Vascular Plants of North Carolina
Account for Clasping Twisted-stalk - Streptopus amplexifolius   (L.) de Candolle
Members of Liliaceae:
Members of Streptopus with account distribution info or public map:
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Section 5 » Order Liliales » Family Liliaceae
Author(L.) de Candolle
DistributionLimited to the higher central and southern Mountains. Despite this being a Northern species, it is strikingly absent in the northern Mountains, though perhaps only Grandfather Mountain would have the requisite habitats and elevation for it to occur in the northern Mountains.

The species is circumboreal, growing also in parts of Europe and Asia. Most of the range in the US is in the Western states; in the East it ranges over most of New England, and sparingly south to northern VA, with a strongly disjunct population in eastern TN and western NC.
AbundanceVery rare, with most populations located in the Black Mountains and the Roan Mountain areas. A few others are in the Great Smokies and in the Great Balsams. This is a Significantly Rare species.
HabitatThis is a species of high elevations, mainly over 5,000 feet. It grows in cool to cold damp places, mostly at seepages within forests of various composition.
See also Habitat Account for General High Elevation Forests
PhenologyBlooms from late April to early June. Fruits from late July into September.
IdentificationThis is a lily with a few-branched stem that reaches a height of about 18-20 inches. The scattered alternate leaves are elliptical and grow to about 3-4 inches long, with grooved parallel veins. The upper branches are quite zigzag, and a small whitish to greenish-white flower dangles below each of the leaf nodes. The flowers are bell-shaped, facing downward, each about 1/3-inch long. The similar S. lanceolatus has two major differences: its flowers are pink, and its leaf margins are strongly ciliate (hairy). S. amplexifolius has leaf margins that are generally smooth or at least barely hairy, and also its leaves are strongly clasping at the base, as opposed to clasping but not strongly so. In your wanderings at high elevations in the mountains, you are not likely to run into either species of Streptopus very often, and most of the encounters will be with S. lanceolatus.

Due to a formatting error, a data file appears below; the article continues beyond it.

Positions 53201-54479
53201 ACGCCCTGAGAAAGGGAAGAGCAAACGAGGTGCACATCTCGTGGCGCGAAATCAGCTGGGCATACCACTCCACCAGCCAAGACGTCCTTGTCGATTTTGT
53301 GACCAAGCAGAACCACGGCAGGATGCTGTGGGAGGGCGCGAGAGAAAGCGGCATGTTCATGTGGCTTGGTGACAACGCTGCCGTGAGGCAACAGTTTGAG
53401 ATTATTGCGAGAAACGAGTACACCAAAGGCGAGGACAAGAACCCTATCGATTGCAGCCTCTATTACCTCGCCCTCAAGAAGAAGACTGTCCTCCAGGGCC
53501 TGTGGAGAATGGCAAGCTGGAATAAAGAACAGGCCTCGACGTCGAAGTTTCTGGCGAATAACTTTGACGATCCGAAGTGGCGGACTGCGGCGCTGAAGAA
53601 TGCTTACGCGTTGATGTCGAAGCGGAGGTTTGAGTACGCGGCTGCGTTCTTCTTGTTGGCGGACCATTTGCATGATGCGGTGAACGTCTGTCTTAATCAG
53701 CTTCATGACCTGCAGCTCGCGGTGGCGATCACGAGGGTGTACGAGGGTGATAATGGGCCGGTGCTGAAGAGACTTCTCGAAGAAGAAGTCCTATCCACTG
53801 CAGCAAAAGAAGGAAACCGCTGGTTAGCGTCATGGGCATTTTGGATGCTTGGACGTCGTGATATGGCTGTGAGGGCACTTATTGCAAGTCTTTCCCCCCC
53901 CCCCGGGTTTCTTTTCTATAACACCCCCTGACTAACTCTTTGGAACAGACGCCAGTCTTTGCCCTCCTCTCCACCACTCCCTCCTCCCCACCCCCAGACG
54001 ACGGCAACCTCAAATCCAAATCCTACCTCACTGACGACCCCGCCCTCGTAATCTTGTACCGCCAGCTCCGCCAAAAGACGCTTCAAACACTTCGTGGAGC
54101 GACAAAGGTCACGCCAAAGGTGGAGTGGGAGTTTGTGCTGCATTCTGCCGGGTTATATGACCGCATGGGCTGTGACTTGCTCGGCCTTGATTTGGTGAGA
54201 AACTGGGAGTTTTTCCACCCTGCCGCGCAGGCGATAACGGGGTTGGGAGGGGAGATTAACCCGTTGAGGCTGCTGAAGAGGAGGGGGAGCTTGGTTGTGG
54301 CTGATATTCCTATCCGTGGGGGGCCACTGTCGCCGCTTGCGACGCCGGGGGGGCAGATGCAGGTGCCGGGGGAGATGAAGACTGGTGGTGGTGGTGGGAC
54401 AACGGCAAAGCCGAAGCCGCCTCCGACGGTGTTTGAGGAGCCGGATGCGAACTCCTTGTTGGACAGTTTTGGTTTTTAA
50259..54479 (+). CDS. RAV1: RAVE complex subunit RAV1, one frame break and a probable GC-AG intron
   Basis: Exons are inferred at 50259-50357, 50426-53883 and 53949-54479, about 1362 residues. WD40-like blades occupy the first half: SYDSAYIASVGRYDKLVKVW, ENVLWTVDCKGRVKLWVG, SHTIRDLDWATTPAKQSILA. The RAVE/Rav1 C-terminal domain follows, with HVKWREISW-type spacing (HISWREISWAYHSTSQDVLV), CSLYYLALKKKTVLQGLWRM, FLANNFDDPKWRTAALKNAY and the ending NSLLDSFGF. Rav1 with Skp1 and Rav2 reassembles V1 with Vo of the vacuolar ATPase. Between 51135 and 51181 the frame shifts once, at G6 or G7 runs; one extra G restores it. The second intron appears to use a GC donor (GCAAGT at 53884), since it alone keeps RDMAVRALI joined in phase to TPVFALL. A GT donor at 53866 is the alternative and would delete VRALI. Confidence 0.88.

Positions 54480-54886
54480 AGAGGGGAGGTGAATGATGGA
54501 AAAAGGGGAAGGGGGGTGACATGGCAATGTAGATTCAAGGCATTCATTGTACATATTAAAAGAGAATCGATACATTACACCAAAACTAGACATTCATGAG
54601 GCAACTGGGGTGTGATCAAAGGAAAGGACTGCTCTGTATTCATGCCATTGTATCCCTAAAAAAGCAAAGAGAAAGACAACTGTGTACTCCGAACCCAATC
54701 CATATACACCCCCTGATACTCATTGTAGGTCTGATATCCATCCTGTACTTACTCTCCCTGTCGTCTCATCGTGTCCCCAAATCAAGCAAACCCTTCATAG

Taxonomic CommentsNot surprisingly, owing to its very wide range, the species has numerous varieties. The one in NC is var. amplexifolius. Most references do not list varieties or subspecies for it.

Other Common Name(s)Claspleaf Twisted-stalk, White Twisted-stalk, Watermelon-berry (an odd name!)
State RankS1
Global RankG5
State Status[SR-D]
US Status
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